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SFMOMA Hosts West Coast Premiere Of The Rape Of The Sabine Women

Released: March 17, 2008 · Download (49 KB PDF)

From May 1 through June 27, 2008, the San Francisco Museum of Modern Art (SFMOMA) is pleased to present the West Coast premiere of The Rape of the Sabine Women (2006, 80 min.), the acclaimed video-musical by Eve Sussman and the Rufus Corporation. This feature-length work, conceived in a five-act operatic format, is based on the founding legend of Rome but reinterprets its outcome of peaceful settlement as a chaotic fall from midcentury idealism. Reframed as a 1960s period piece, this lushly produced film imagines the Romans as chic secret agents in tailored suits and skinny ties; the Sabine women as exotic butchers’ daughters in a meat market; and their legendary union as an affluent, International Style idyll by the Aegean Sea. Inverting the original Roman source, this new version of the classical myth tracks not the origins of empire, but the end of utopia.

The Rape of the Sabine Women is a process–based work developed through improvisation, and emerges from nearly 140 hours of video footage and 6,000 photographs. Shot on location in Greece and Germany with a cast of hundreds, this epic drama is loosely based on the myth of the abduction of the Sabine women, with visual inspiration from Jacques-Louis David’s 1799 history painting Intervention of the Sabine Women and other paintings that deal with the topic. An enduring art historical subject, the Sabine women were allegedly stolen from a neighboring Latium tribe by Roman soldiers in an effort to populate their city. After being abducted and forced into marriage, the women intervened in a fierce battle between the armies of their Roman captors and their Sabine kinsmen in order to bring peace and stability to the empire. David’s work captures the heroic moment of negotiation, while Sussman and the Rufus Corporation conjure a less comforting scenario.

Told completely without dialogue, the narrative unfolds through elaborate choreography by Claudie De Serpa Soares, period costumes by Karen Young, and an original score by Jonathan Bepler, who collaborated with Sussman on her 89 Seconds at Alcázar (2004) and with Matthew Barney on his Cremaster cycle, among other projects. Recorded live on site during the making of the film, the soundtrack includes a bouzouki (stringed-instrument of Greek origin) ensemble, a ‘coughing’ choir, and a chorus of 800 voices.

The premiere screenings on May 1 and 2 feature live performances by musicians and vocalists appearing in the work, including Geoff Gersh, Eric Hubel, Algis Antanas Kizys, Scott Moore, Katerina Oikonomopoulou, Rosa Prodromou, Bradford Reed, Cräg Rodriguez, and Savina Yannatou. The May 3 program includes a panel discussion with Eve Sussman and members of the Rufus Corporation. Weekly screenings then continue each Friday from May 9 though June 27, free of charge with regular museum admission.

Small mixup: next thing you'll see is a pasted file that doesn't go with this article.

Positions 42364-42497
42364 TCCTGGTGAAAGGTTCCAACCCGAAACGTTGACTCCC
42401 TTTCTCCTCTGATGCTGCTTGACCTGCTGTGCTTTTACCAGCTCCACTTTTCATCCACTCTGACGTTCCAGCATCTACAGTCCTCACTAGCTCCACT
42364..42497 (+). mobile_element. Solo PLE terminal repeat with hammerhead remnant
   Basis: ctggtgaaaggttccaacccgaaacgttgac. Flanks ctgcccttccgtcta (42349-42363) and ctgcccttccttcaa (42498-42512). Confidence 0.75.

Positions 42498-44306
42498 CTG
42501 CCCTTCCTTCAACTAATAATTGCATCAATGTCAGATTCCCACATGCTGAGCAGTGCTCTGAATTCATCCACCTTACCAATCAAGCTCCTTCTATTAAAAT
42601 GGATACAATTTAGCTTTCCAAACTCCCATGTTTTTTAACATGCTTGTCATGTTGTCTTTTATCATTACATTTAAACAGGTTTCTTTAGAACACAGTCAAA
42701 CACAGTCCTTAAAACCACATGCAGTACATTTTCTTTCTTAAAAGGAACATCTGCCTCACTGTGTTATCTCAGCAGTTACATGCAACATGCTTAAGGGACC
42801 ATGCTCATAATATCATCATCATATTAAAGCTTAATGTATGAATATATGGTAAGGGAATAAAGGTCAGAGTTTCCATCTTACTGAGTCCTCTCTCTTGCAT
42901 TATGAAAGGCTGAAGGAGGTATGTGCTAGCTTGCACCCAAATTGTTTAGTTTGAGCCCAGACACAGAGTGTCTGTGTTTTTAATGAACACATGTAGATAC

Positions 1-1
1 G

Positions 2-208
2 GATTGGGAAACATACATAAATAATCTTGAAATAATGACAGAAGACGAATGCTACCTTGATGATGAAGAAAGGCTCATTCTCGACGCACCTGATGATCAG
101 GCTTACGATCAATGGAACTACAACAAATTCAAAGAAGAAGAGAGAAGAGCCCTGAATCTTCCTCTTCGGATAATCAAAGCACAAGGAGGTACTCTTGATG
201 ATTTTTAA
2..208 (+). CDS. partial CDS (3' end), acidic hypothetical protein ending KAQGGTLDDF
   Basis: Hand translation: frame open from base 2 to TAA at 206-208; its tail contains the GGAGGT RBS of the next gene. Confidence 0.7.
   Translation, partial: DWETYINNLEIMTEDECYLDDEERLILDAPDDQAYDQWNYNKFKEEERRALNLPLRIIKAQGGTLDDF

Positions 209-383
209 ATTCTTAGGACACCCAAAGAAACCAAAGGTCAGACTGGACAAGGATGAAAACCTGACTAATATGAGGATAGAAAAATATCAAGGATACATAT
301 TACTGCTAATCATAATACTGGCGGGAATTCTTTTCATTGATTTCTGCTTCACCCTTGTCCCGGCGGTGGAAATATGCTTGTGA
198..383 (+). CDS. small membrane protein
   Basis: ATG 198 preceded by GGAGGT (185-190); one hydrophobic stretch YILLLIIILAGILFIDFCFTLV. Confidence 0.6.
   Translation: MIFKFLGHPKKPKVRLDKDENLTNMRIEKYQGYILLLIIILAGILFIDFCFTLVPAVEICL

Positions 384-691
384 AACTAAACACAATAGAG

The Rape of the Sabine Women debuted in Greece at the Thessaloniki International Film Festival in November 2006 and had its U.S. premiere at New York City’s IFC Center in February 2007. Its West Coast premiere at SFMOMA marks the second installment of the museum’s newly launched Live Art program, an initiative to transform the nature of its live public programming to fully embrace the event-driven and performance–based aspects inherent in so much of contemporary art.

Eve Sussman

Born in London in 1961 and currently based in Brooklyn, New York, Eve Sussman is a self-described “sculptor who shoots video.” Her work has evolved from installations using film-like materials—such as mirrors, water, and projections—to single and multiple-channel video installations. Her ideas originate from a fascination with simple gestures and casual expressions, which she observes, captures, and stages in videos, films, installations, and photographs. Sussman has exhibited internationally at major institutions, such as the Whitney Museum in New York and The Reina Sofia in Madrid. She is the recipient of numerous grants and fellowships, including the John Simon Guggenheim Memorial Foundation Grant and the Jerome Foundation Grant.

Rufus Corporation

Founded in 2003 during production of Sussman’s video 89 Seconds at Alcázar, which was unveiled in the 2004 Whitney Biennial, Rufus Corporation is a creative collaboration of artists, dancers, actors, and musicians who, under the direction of Eve Sussman, create videos, photographs, and live events. For more information, visit their website at https://www.rufuscorporation.com

Screening Schedule
The Rape of the Sabine Women
Eve Sussman and the Rufus Corporation, 2006, 80 min.

Geoff Gersh, Eric Hubel, Algis Antanas Kizys, Scott Moore, Katerina Oikonomopoulou, Rosa Prodromou, Bradford Reed, Cräg Rodriguez, and Savina Yannatou.
Thursday, May 1, 8 p.m.
Friday, May 2, 8 p.m.
Phyllis Wattis Theater
$20 general; $15 SFMOMA members, students, and seniors.
Tickets on sale early April 2008

Eve Sussman and members of the Rufus Corporation
Saturday, May 3, 3 p.m.
Phyllis Wattis Theater
$10 general; $7 SFMOMA members, students, and seniors.
Tickets on sale early April 2008

Fridays, May 9 through June 27, 3 p.m.
Phyllis Wattis Theater
Free with museum admission

Support for Live Art at SFMOMA is provided by The William and Flora Hewlett Foundation. Thursday evening half-price admission is sponsored by Banana Republic. Virgin America is the official airline of Thursday Nights at SFMOMA. Media support is provided by SF Weekly.

Jill Lynch 415.357.4172 jilynch@sfmoma.org
Clara Hatcher Baruth 415.357.4177 chatcher@sfmoma.org
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